3. Why do you think the people of Nazareth were so pleased with Jesus’ words at first? When Jesus quoted Isaiah, who was he claiming to be? Do you think the hometown folks fully understood that claim?
4. What do you think changed their minds? Why did they shift from speaking well of Jesus to trying to murder him? Why might they have felt threatened by him?
5. The Bible frequently says that Jesus is seated at God’s right hand (Acts 7:55-56; Rom 8:34; Eph 1:20; Col 3:1; and Heb 1:3, to name a few). Where else does Jesus feel at home? Do you believe that he is at home within you? If so, in what ways? How can you make your spirit a more welcoming place for Jesus Christ?

Reference Shelf

In these early chapters, Luke wants to drive home the point, by repetition, that Jesus’ actions were entirely led by the Spirit. The Spirit descended on him at his baptism (3:22), led him into the desert to be tempted by Satan (4:1), and now goes with him back to Galilee (4:14). Although Luke will not always write that Jesus was filled with the Spirit or spoke under the Spirit’s direction, the narrative always assumes it is so.

Jesus’ reputation spreads through Galilee, and he teaches in “their” synagogues, enjoying rave reviews. This will be repeated in 4:36-37 and 4:44, so that the episode at Nazareth, which turns out so badly, is sandwiched between reports of continuous success. In Luke, the synagogue is not necessarily a place of conflict or danger for Jesus, but a place where sometimes he can teach and preach and gain a favorable hearing.

This text is one of a few that describe a first-century synagogue service. In Luke’s account, the congregation owns a scroll of the prophet Isaiah; if they had that, they almost certainly also had a Torah scroll and scrolls of the prophets and the writings. There is also an attendant (like the modern hazzan) who handed the scroll to Jesus and took it back from him. Jesus stood to read but sat to teach, implying a lectern or table behind which he stood to read, and a chair from which he taught. If a seated man could be the focus of the whole audience, then a logical arrangement for the room would be stadium-style benches on three sides of the room, with the speaker standing at the open end.

The text he read is not exactly an outline of what Jesus does in the rest of Luke, but the headings cover many of his activities and major emphases.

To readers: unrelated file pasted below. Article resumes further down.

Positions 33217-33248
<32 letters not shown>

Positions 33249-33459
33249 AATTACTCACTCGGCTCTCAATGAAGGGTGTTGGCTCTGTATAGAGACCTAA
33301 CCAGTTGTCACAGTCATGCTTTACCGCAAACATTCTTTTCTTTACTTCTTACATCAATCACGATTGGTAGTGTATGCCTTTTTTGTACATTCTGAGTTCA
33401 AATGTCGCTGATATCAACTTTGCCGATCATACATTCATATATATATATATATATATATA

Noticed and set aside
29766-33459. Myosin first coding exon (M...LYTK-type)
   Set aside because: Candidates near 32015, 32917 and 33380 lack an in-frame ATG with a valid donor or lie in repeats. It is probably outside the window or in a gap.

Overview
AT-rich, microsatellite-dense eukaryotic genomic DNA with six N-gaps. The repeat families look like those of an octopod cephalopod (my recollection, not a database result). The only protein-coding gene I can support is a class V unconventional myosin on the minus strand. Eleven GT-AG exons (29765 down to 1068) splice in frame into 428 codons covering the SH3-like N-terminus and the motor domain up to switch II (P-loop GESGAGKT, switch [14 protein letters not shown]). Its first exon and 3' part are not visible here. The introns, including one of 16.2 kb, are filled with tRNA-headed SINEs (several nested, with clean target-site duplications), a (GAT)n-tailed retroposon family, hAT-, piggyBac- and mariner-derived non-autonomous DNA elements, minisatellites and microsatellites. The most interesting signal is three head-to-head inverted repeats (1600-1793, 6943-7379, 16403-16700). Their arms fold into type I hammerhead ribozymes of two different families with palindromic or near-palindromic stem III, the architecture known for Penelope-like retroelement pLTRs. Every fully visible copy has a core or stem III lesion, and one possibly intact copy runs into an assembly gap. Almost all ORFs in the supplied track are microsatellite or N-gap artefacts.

The Spirit of the Lord is upon me: Jesus the speaker repeats what Luke the narrator said about him: he is being led by God’s Spirit. This puts Jesus in the category of “prophet,” a point that Luke will make later in this episode. It also means that Jesus, as a character, is following the pattern already set in this Gospel by Mary, Elizabeth, Zechariah, Simeon, and John the Baptist. Throughout this Gospel, Jesus will be identified as a prophet, by the types of miracles he does, by the manner in which he champions the poor against the wealthy, by the way he predicts judgment falling on the disobedient people of God, and by the way he calls for repentance in view of the coming kingdom.

Because he has anointed me: The Hebrew word “Messiah” and the Greek word “Christ” both mean “anointed one.” The root idea of the Messiah was to fulfill God’s promise to David that there would always be a king from his line over Israel (2 Sam 7:8-17). The “anointed one” would be God’s choice to restore that line, to rescue Israel, and to bring God’s salvation. But specifics on the Messiah—human or angelic? mortal or immortal? king or prophet or priest or some combination?—were all debated in Jesus’ day. There was no single “messianic ideal” that Luke was trying to correct; there was, instead, a variety of views, and Luke was fitting Jesus into the mix. But as the Gospel progresses, there are also strong hints that for Luke, “messiah” or “king” is not a straightforwardly positive thing to say about Jesus. Thus, Jesus’ inaugural text does not simply say, “because he has anointed me,” but “because he has anointed me to evangelize the poor.”